How do you actually implement a Strong Towns approach? The latest ebook from Strong Towns is The Local Leader's Toolkit: A Strong Towns Response to the Pandemic, a free guide for local leaders looking for a recovery plan for their community.

This week is the Strong Towns Member Drive. Support the Strong Towns movement by going to www.strongtowns.org/membership.

Better Bike Infrastructure, Better Budgets

Better Bike Infrastructure, Better Budgets

May 19, 2020

In this special crossover edition of our It's the Little Things podcast, Strong Towns community builder Jacob Moses talks with Karl Fundenberger about his ten years of bike advocacy in Topeka. 

As a bike advocate in his hometown of Topeka, Kansas, Strong Towns member Karl Fundenberger has long advocated for little bets to boost the bikeability of Topeka. Yet, as bike advocates across North America commonly experience, city officials often considered these investments notable yet unrelated to the City’s long-term prosperity.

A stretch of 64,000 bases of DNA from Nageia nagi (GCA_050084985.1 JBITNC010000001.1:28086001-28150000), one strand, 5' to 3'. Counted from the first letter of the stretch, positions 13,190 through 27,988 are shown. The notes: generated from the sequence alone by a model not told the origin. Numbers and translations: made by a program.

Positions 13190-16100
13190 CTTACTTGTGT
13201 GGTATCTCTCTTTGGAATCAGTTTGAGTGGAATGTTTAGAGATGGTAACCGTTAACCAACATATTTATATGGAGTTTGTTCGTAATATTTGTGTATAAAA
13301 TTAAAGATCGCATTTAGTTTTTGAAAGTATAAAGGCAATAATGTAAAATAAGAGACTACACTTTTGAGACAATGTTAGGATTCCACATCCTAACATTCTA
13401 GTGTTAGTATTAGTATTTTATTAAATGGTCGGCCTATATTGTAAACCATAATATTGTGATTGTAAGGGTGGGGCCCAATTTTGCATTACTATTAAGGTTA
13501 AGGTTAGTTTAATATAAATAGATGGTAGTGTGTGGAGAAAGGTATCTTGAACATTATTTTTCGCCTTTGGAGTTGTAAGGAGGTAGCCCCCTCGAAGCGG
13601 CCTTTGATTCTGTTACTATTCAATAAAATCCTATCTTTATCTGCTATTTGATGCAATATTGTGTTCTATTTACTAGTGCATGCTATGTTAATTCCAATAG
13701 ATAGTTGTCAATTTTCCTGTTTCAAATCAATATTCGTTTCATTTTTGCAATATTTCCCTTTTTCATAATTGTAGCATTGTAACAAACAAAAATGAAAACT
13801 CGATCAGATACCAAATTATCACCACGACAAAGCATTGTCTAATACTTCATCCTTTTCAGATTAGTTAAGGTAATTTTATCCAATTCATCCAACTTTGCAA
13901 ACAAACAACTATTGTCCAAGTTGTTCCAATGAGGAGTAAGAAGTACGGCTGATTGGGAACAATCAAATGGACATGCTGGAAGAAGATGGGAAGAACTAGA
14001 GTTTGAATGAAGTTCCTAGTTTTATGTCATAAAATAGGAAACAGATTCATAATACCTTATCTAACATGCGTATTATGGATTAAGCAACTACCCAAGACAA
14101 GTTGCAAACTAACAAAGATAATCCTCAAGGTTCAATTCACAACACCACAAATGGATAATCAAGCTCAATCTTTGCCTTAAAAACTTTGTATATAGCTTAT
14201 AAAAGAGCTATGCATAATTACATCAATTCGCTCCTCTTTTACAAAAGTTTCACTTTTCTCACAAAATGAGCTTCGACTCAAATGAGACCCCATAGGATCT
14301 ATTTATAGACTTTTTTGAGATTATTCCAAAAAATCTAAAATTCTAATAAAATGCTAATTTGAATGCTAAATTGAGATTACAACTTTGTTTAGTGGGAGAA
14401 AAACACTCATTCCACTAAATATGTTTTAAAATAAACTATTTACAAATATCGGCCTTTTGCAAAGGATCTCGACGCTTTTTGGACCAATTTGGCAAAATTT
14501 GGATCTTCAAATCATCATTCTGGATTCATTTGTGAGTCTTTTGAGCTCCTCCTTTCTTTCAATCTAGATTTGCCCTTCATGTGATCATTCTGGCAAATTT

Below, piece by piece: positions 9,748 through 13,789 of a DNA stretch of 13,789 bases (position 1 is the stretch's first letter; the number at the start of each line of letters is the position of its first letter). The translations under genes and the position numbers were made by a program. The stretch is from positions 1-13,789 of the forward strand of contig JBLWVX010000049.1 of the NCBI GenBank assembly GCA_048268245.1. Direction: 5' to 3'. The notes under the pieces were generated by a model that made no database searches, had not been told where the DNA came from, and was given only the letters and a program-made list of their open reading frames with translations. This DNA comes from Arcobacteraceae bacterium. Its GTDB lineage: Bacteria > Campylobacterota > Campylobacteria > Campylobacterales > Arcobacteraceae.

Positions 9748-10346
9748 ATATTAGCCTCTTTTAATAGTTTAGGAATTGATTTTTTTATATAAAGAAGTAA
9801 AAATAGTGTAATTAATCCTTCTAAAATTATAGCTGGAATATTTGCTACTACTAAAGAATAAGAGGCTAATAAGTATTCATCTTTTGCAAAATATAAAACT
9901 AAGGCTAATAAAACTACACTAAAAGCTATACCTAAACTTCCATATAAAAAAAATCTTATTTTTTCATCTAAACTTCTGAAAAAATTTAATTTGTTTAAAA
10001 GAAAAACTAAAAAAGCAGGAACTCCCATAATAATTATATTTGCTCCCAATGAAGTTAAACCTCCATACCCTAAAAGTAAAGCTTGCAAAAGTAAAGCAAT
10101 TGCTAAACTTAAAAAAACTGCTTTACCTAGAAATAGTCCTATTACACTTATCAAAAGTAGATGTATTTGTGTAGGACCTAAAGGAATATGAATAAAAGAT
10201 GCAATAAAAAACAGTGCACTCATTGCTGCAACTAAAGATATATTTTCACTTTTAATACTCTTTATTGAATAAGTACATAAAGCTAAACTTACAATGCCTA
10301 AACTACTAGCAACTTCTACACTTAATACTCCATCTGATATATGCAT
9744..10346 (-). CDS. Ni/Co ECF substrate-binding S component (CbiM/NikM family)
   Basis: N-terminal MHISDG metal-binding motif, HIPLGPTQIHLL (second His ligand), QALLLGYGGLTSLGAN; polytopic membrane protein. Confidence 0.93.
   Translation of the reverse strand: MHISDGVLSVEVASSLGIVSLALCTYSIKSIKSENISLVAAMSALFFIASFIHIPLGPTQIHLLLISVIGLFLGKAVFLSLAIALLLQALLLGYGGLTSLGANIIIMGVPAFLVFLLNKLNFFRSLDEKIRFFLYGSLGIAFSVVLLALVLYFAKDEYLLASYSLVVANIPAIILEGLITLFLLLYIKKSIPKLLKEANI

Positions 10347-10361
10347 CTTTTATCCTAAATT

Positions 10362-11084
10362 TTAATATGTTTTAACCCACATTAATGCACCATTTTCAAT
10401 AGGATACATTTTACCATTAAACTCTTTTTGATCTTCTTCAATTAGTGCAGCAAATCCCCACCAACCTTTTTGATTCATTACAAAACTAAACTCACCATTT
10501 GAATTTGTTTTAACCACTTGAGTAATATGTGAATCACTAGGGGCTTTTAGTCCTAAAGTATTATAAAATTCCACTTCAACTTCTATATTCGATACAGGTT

That changed, however, when Karl discovered, through Strong Towns, how streets designed to keep people on bikes safe actually boosts community wealth. Designing streets that discourage deadly speeds—a noble mission in itself—suddenly included a financial tilt, capturing the attention of the City’s budget-conscious officials. 

Bike Topeka advocates for complete streets, a community connected via safe walking paths and biking routes, getting to know our neighbors through fun events, and moving Topeka back toward a traditional development pattern that is centuries old. - Bike Topeka

Today, Karl and his peers run the bike advocacy organization Bike Topeka where—through group rides, book clubs, and peer support—encourage people to ride their bikes while advocating for a development pattern in which cyclists and cities’ budgets alike thrive. 

In this episode, Karl reflects on the ten years since he joined Topeka’s bike community and shares how the Strong Towns movement has influenced his advocacy.

Show notes: